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Logan International Airport - Boston, MA
Posted by: Groundspeak Premium Member airporter
N 42° 21.990 W 071° 01.220
19T E 333641 N 4692446
Quick Description: A mid sized international airport handling much of the traffic to the North East USA from Europe.
Location: Massachusetts, United States
Date Posted: 11/10/2006 3:56:18 PM
Waymark Code: WMY8Z
Published By: Groundspeak Regular Member showbizkid
Views: 115

Long Description:
Taken from (visit link)

General Edward Lawrence Logan International Airport, (IATA: BOS, ICAO: KBOS) in the East Boston neighborhood of Boston, Massachusetts, is one of the 20 busiest airports in the U.S., with over 27 million passengers a year. It serves as a focus city for American Airlines, Delta Air Lines, US Airways, and JetBlue Airways. Continental Connection also operates a small regional hub at Logan.

It covers 2,400 acres (10 km²), has five runways, and employs an estimated 16,000 people. The airport has service to destinations in the United States, as well as Canada, Latin America, and Europe. The distinctive central control tower, nearly a dozen stories high, is a local landmark with its pair of segmented elliptical pylons and a six-story platform trussed between them.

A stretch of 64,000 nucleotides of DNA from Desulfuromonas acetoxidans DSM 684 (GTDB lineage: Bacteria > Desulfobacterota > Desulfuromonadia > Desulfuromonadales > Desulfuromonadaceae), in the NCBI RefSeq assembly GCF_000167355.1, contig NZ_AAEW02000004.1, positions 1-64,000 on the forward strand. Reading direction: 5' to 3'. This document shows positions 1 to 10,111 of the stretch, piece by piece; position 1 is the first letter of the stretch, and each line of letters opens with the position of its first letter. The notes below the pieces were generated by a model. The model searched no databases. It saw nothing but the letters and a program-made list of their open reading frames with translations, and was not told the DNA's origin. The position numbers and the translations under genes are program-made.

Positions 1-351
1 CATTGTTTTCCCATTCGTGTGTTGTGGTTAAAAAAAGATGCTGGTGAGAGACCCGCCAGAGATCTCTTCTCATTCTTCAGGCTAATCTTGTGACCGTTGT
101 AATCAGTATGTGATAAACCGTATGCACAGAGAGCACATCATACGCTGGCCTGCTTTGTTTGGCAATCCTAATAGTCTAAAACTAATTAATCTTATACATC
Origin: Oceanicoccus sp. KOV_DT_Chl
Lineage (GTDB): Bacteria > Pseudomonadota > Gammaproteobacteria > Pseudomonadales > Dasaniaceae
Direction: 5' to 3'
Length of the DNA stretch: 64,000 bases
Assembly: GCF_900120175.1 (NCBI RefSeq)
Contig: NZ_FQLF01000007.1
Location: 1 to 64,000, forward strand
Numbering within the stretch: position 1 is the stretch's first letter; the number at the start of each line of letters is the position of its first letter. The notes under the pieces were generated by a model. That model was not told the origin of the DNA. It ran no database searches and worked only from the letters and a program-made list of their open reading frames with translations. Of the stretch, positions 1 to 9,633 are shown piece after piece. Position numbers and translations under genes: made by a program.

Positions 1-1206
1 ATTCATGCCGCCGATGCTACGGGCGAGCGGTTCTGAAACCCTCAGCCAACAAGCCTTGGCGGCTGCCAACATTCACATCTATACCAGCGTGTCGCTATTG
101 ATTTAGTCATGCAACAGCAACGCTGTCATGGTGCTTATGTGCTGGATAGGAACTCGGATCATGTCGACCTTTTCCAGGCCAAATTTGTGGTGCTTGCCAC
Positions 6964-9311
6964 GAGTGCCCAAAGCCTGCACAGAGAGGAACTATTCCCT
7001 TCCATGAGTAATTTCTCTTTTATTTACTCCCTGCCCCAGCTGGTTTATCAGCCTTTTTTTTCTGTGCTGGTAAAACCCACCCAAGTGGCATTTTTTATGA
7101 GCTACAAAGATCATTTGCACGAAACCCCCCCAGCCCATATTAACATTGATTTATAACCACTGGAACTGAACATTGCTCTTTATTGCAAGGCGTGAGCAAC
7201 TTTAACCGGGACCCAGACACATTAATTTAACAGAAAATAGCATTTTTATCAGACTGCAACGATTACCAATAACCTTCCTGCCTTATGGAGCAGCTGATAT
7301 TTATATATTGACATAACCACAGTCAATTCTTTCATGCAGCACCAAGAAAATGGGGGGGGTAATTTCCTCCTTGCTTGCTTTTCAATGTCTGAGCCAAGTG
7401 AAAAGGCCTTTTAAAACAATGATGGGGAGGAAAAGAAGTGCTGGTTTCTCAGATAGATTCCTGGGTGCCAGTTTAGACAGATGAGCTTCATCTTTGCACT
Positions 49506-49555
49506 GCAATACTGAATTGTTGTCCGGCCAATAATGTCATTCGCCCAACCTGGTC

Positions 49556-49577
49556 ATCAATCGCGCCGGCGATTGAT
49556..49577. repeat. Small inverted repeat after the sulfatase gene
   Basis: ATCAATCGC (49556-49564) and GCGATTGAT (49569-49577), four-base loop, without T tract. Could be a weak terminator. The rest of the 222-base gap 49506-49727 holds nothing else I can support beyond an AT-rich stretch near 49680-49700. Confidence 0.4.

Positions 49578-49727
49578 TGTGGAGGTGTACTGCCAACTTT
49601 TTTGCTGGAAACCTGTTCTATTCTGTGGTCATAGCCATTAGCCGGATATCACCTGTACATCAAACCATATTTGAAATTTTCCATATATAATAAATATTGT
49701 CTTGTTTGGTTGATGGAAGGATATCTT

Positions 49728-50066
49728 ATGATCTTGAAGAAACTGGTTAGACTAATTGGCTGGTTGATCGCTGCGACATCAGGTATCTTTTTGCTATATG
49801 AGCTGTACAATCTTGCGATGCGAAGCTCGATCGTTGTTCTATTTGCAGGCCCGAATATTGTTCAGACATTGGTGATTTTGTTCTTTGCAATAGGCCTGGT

Originally called Boston Airport, Logan opened on September 8, 1923 and was used primarily by the Massachusetts Air Guard and the Army Air Corps. The first scheduled commercial passenger flights were initiated by Colonial Air Transport between Boston and New York City in 1927.

The airport has expanded enormously over the years, including the addition of 1,800 acres (7 km²) built on landfill in Boston Harbor, and as a consequence is almost entirely surrounded by water. In 1952, the airport became the first in the United States with a rapid transit connection. In 1956, the state renamed the airport as General Edward Lawrence Logan International Airport after a Spanish-American War hero from South Boston.

The era of the jumbo jet began at Logan during the summer of 1970 when Pan Am inaugurated daily Boeing 747 service to London Heathrow Airport. Direct flights to London now are scheduled by British Airways, American Airlines, and Virgin Atlantic.